Save on Pinterest

5 Perfect Plants for Chocolate Lovers

Treat yourself to a garden of desserts with plants that look and smell like chocolate. Warm brown leaves and flowers show off shades from tan to dark purple to nearly black. Chocolate plants can complement—or provide a luscious contrast to—deep, bright or pastel colors. Choose a profusion of chocolaty richness and your senses will be delighted.

1 / 5
plantBailey Nurseries Inc.

Chocolate Shogun Astilbe

If you’re looking for a hardy perennial to plant in moist soil, go with Chocolate Shogun astilbe. It makes itself right at home in damp, shady areas. Plus, it’s resistant to deer and rabbits. Pale pink flower spikes curve over dark, lustrous leaves. Find it:

Plus: Check out these easy-growing plants that will add color to your shade garden.

2 / 5
leafTerra Nova Nurseries

Chocolate Ruffles Coral Bells

Chocolate Ruffles is one of many coral bells hybrids in an array of tempting colors. Coppery leaves with pink undersides change to chocolate with burgundy below. Slender stems hold delicate white flowers above foliage mounds. Plant in part shade. Find it: 

These inexpensive plants will make your garden pop.

3 / 5
flowerProven Winners

Chocolate Cosmos

Tall, slender stems carry cup-shaped chocolate cosmos flowers well above the greenery. Deep maroon blooms make gorgeous cut flowers. They look like dark chocolate and smell like it, too. Plant them in full sun. Remove spent flowers for a nonstop supply from summer into fall. Find it:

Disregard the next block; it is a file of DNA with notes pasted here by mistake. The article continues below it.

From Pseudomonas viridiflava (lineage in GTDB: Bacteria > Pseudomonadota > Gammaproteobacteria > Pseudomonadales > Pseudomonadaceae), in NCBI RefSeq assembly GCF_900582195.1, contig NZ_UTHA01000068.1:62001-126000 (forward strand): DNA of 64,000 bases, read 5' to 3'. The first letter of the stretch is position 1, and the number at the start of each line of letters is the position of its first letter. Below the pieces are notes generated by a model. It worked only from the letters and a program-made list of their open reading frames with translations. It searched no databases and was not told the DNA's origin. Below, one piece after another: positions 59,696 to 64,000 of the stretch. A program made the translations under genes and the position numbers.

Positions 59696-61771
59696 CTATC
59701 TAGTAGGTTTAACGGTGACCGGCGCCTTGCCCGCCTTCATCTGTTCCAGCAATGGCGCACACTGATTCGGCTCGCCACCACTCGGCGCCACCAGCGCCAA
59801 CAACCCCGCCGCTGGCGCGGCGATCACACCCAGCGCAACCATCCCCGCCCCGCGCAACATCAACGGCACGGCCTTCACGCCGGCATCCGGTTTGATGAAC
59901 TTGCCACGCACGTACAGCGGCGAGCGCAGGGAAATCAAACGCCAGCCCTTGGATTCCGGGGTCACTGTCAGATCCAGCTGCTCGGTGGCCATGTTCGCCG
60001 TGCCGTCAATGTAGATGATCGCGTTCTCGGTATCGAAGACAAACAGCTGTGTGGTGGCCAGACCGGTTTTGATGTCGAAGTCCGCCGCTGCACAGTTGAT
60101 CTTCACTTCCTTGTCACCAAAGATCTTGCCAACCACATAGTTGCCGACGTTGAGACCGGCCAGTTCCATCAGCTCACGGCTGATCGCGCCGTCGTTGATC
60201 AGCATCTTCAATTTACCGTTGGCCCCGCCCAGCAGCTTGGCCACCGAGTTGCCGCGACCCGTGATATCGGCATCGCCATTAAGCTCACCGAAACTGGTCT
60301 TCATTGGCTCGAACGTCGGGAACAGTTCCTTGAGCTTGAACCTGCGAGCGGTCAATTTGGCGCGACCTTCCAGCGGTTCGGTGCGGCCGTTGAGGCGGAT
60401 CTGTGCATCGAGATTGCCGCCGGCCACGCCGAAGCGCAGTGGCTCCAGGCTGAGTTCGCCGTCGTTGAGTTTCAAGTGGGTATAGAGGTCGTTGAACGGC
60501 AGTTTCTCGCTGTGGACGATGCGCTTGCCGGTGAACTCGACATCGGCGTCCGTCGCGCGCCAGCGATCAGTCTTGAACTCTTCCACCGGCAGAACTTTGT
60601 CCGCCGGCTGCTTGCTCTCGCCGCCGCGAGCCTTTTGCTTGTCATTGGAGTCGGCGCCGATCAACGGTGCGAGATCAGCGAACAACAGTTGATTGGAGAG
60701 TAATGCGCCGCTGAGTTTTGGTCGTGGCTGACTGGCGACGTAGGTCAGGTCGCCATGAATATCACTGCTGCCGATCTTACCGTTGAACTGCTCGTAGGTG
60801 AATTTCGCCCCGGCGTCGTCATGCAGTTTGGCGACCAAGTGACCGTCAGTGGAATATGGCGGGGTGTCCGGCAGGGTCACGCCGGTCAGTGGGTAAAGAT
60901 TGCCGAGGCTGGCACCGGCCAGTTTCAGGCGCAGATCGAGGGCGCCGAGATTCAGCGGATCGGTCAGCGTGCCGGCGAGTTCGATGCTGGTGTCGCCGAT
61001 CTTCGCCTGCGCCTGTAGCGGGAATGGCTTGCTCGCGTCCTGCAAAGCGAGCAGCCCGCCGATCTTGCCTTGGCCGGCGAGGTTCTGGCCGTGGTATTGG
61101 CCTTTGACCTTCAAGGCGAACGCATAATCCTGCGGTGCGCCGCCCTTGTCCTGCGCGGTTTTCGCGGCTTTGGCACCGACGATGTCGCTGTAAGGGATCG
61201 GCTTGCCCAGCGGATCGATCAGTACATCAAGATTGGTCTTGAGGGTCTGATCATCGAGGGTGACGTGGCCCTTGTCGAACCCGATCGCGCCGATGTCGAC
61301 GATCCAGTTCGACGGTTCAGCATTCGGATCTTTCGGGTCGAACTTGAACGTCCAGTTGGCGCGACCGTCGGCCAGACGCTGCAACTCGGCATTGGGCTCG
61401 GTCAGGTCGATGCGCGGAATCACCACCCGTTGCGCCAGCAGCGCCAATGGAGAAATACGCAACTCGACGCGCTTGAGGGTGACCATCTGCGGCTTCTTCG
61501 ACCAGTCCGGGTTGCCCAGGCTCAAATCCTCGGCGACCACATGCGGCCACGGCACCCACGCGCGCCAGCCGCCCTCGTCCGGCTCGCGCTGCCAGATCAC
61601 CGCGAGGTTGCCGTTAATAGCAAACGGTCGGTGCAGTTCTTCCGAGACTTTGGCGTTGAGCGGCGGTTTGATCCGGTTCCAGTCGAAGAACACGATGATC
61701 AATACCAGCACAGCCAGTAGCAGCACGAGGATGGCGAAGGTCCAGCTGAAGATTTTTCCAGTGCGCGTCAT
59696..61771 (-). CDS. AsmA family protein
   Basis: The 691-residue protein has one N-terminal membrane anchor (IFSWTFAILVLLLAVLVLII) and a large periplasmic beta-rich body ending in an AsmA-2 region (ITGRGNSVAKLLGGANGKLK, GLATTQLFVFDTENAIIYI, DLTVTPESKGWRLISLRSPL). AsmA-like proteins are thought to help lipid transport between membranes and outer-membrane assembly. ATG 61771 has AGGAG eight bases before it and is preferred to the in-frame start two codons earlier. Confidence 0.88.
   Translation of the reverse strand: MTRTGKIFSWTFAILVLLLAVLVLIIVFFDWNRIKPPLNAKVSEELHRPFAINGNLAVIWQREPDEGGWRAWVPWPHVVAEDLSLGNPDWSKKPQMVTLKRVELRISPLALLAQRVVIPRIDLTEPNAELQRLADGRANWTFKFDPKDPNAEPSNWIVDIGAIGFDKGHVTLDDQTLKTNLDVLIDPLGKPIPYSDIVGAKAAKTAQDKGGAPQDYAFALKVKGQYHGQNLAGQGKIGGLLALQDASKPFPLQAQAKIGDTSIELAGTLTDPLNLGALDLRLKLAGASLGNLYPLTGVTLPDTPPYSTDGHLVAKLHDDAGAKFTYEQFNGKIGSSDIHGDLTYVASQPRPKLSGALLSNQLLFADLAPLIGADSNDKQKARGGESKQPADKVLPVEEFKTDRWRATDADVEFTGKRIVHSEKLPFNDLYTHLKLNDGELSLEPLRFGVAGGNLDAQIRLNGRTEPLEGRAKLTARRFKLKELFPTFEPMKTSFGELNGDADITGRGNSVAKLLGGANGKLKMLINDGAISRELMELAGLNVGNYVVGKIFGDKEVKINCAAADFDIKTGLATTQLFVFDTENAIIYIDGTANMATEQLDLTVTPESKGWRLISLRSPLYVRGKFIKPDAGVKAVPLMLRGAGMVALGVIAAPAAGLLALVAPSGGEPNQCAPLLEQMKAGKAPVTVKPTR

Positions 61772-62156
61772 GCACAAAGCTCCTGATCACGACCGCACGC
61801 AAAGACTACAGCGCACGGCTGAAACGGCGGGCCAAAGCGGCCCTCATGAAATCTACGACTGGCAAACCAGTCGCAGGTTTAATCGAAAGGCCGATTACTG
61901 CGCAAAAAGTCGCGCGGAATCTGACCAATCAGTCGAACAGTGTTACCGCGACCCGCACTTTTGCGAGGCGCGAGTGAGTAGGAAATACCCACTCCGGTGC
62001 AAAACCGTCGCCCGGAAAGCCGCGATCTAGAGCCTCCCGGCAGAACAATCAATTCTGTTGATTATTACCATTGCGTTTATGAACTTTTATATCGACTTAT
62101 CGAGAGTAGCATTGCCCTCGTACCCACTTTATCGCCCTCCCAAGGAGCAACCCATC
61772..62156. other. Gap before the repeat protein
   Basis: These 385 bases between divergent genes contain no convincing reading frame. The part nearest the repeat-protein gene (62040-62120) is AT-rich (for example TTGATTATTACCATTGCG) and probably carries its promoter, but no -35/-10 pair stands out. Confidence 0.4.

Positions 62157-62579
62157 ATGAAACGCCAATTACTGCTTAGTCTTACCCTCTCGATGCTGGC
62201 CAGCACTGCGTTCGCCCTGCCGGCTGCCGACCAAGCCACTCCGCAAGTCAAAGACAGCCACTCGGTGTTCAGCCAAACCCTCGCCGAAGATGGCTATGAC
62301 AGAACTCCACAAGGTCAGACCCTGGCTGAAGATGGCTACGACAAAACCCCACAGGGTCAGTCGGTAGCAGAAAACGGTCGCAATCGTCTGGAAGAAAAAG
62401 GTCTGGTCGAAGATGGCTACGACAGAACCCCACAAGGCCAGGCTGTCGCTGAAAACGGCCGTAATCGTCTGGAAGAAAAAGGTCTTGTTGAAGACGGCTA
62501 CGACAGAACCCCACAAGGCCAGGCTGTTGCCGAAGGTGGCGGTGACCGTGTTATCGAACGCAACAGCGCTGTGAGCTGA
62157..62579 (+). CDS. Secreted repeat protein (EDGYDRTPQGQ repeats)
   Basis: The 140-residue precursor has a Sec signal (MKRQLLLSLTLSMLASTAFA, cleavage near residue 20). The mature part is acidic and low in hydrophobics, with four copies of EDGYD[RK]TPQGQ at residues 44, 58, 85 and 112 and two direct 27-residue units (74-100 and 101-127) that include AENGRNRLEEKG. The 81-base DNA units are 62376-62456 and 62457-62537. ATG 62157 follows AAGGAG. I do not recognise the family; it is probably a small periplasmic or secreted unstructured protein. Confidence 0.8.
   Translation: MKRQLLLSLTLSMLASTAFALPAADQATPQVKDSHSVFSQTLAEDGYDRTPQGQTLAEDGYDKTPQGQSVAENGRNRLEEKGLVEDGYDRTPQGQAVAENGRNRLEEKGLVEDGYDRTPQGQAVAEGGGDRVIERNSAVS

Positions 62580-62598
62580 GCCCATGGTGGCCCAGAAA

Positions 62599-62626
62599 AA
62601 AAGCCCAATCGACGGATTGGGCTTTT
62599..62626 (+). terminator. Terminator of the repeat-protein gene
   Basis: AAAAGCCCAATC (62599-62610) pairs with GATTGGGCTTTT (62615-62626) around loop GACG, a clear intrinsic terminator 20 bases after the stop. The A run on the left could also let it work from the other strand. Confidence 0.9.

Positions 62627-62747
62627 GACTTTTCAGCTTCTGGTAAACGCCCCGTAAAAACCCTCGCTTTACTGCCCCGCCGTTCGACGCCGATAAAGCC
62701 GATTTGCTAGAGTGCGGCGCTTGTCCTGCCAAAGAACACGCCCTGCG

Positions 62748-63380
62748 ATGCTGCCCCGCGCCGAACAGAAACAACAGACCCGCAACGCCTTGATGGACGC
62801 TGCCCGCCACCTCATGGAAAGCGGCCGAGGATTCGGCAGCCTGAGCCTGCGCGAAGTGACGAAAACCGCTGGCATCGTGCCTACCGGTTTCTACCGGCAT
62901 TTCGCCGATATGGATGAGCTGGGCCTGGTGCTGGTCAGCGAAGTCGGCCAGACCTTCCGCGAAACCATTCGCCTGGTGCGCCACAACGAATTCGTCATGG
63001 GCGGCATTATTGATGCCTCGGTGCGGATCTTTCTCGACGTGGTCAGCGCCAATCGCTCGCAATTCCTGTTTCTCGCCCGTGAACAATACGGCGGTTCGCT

4 / 5

Chocolate Mint

Plant Chocolate Mint in a cool spot with morning sun so you can savor its delicious scent. Savor the flavor in soothing tea. Use it to pep up baked goods, flavor ice cream or garnish cocktails. But be sure to keep this peppermint in a pot—it spreads! Find it:

You should definitely add these lucky plants to your home and garden.

5 / 5
redLana B/Shutterstock

Chocolate Scented

Daisy If aroma is what you’re after, try this Southwest native also known as chocolate flower. This little gem’s fragrance is strongest in the morning. Later
in the day, its petals close or drop. New bright yellow blooms open at night. Find it:

Next, check out: 11 Common Flowers That are Actually Dangerous for Pets.

This article was originally published in Country Woman. Click here to see more.